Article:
He helped organize a white supremacists’ massacre of African-Americans. He incorporated laws that blocked black citizens from holding office in South Carolina for almost a century. He openly threatened to kill any black man who attempted to vote, and publicly claimed to have kept that threat.
But a commemorative statue of Benjamin Ryan Tillman Jr., calling him “friend and leader of the common people,” is still featured in Columbia, where it has stood for almost 75 years.
It shouldn’t be there for another day, though, says Will Moredock, a writer and Palmetto State native who recently purchased a full-page newspaper ad calling for the memorial to be taken down.
Featuring a photo of the statue, the advertisement ran in Columbia’s The State on January 14, the same day the 2014 legislation session began, reading:
Meet Ben Tillman: Terrorist, Murderer, White Supremacist. Why is he on our State House grounds?
The ad includes an address to Moredock’s website that offers detailed records of Tillman’s infamous inhumanity, and closes with suggestion, too.
(C)all your state senator and representative and say it is time to take Tillman down.
So who, exactly, was Ben Tillman?
A son of British descendants, he was born in the small town of Trenton in 1847. He couldn’t serve in the Civil War due to an infection that cost him his left eye, but Tillman was definitely a Confederate supporter.
In fact, shortly after the Civil War, Tillman was commander of the Edgefield County’s Sweetwater Sabre Club, a militant protest group that threatened and attacked Republicans who controlled state government at the time. In 1876, he and his group helped organize the Hamburg Massacre, slaying blacks who served in the Union forces.
After gaining reputation as a white supremacist for that terrorist event, he quickly became active in politics. In 1890 Tillman was elected governor of South Carolina, serving a four-year period during which he helped rewrite the state constitution to remove African Americans from representation by government. He spent the next 24 years until his 1918 death in the U.S. Senate, where he not only formally spoke of restraining the black population, but openly admitted to torturing and murdering them, too.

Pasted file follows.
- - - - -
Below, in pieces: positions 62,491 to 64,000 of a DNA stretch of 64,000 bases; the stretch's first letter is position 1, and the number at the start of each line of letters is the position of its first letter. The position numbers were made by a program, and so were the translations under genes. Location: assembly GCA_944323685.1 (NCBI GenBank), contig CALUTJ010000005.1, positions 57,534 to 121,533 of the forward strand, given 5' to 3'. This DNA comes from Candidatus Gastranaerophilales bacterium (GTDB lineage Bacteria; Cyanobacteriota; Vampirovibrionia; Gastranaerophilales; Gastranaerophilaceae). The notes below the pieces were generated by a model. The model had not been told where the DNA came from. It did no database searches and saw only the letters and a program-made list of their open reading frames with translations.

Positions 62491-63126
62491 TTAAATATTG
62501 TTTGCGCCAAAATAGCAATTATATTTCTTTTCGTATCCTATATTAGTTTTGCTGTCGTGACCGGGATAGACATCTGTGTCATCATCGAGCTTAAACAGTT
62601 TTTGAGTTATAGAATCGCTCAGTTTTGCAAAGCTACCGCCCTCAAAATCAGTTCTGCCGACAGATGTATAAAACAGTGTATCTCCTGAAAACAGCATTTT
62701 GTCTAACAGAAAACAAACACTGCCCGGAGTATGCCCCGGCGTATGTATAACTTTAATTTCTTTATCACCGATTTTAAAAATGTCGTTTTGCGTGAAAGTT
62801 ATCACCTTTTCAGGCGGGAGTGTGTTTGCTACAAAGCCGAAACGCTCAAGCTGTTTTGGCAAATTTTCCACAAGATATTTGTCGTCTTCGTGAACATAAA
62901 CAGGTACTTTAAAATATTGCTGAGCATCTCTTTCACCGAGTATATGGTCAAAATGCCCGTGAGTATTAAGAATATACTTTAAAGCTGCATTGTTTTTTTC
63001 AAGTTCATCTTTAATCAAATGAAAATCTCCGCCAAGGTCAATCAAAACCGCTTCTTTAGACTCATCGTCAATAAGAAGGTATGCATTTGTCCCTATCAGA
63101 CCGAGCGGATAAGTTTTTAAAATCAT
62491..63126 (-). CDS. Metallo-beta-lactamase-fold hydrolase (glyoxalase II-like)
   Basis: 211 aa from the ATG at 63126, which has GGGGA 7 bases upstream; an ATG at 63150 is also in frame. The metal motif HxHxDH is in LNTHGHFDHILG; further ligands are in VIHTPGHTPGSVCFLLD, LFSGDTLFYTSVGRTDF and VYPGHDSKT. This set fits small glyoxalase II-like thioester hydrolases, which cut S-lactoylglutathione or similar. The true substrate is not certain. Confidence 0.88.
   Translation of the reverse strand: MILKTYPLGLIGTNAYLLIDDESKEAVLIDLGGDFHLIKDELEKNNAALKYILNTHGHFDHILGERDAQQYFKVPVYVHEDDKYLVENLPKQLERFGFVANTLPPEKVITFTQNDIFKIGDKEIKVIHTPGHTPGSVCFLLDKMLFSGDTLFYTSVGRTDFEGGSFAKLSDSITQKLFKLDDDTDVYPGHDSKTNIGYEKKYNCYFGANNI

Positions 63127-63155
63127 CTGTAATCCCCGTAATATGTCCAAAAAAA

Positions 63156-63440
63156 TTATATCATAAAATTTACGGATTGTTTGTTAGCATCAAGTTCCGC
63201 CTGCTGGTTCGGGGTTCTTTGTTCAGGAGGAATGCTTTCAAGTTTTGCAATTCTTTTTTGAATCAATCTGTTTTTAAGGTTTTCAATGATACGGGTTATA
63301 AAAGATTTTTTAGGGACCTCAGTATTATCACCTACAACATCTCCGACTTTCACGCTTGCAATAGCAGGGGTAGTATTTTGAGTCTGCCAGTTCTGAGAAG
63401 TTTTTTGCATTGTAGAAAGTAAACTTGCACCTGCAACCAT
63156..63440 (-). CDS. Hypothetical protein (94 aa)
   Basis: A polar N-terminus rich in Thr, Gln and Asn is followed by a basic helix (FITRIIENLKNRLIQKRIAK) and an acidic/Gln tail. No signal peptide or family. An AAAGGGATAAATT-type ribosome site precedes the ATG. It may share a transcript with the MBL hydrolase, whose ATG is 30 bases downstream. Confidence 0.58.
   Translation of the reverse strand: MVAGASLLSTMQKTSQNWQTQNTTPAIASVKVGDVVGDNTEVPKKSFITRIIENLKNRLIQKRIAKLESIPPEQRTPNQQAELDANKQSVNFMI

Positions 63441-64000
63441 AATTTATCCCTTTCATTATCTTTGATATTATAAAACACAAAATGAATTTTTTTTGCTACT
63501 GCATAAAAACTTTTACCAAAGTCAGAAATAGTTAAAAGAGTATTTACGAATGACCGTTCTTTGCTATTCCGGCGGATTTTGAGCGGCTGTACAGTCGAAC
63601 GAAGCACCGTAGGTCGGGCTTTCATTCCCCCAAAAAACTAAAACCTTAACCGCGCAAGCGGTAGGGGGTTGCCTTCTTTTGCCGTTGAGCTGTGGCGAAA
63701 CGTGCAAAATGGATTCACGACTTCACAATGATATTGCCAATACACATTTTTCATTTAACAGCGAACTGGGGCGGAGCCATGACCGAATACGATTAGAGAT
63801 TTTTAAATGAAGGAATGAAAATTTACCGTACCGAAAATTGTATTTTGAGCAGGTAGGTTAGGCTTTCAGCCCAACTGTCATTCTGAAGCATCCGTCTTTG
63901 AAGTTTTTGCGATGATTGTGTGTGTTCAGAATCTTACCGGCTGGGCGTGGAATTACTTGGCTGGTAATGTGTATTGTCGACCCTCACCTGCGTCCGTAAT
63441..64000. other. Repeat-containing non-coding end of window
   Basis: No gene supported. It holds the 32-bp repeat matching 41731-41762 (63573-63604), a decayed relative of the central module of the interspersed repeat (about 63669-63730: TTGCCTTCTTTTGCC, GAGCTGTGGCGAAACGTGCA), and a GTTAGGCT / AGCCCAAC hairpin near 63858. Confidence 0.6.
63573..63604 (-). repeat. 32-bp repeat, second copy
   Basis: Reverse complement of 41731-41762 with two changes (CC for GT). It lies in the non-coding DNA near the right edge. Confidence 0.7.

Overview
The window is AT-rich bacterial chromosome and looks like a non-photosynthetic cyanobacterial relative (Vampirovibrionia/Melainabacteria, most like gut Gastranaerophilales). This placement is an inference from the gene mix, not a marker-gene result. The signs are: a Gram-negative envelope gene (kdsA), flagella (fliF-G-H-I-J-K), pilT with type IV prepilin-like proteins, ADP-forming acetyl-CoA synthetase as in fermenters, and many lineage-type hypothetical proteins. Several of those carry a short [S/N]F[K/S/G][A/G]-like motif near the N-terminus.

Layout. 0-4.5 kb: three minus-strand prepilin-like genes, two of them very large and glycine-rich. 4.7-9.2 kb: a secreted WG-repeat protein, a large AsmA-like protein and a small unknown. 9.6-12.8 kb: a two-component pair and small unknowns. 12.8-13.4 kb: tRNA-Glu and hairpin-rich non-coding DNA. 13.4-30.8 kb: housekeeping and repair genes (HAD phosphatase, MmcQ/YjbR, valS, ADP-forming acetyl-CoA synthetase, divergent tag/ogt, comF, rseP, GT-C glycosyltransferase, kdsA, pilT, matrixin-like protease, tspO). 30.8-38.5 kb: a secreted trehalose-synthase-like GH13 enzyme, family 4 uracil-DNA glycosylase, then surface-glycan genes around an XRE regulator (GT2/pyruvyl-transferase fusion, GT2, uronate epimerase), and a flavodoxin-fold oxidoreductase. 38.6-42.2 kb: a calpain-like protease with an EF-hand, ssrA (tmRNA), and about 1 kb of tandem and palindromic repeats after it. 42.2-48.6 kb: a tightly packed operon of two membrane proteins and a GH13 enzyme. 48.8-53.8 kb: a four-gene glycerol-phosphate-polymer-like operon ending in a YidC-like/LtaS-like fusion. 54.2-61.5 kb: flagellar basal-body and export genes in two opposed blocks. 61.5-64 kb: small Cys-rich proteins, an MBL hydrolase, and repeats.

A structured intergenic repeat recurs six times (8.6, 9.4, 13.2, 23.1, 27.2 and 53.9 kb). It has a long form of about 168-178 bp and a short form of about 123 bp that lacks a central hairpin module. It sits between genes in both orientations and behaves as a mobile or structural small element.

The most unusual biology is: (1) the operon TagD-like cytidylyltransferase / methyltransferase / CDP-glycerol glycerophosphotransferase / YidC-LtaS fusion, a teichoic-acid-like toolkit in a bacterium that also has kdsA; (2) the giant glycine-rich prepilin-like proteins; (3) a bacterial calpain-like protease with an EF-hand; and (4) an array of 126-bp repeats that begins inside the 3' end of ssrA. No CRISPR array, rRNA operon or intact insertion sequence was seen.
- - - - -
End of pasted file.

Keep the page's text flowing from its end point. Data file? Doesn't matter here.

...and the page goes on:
So why, then, is Tillman honored with a memorial on the State House grounds? That’s what Moredock wants to know. And has wanted to know for quite some time.
I have been aware of the statue since I was a child. I was taught that he was a hero, a man to be venerated. That’s why his statue was there on the Statehouse grounds. Later, of course, I learned it was a lot more complicated than that.
“More complicated” is an understatement, though, as anyone can see by briefly examining history, or simply from the quotes Moredock includes in his ad. Tillman proudly bragged about his crimes.
Speaking from the Senate floor on February 26, 1900, he said:
(W)e have scratched our heads to find out how we could eliminate the last one of them. We stuffed ballot boxes. We shot them. We are not ashamed of it.
Addressing the Senate on March 23, 1900, Tillman recalled his successful efforts to deny blacks of rights in South Carolina while governor five years earlier:
(W)e had a constitutional convention convened which took the matter up calmly, deliberately, and avowedly with the purpose of disfranchising as many of them as we could under the 14th and 15th Amendments.
In that same March 1900 address, Tillman continued his history of violent threats:
We of the South have never recognized the right of the negro to govern white men, and we never will. We have never believed him to be the equal of the white man, and we will not submit to his gratifying his lust on our wives and daughters without lynching him.
The blatant immorality of those actions, let alone their illegality, was of no apparent relevance to Tillman, who closed that same address saying:
I am not ashamed to have those facts go to the country.
This history left shame on Moredock, though, and for quite some time.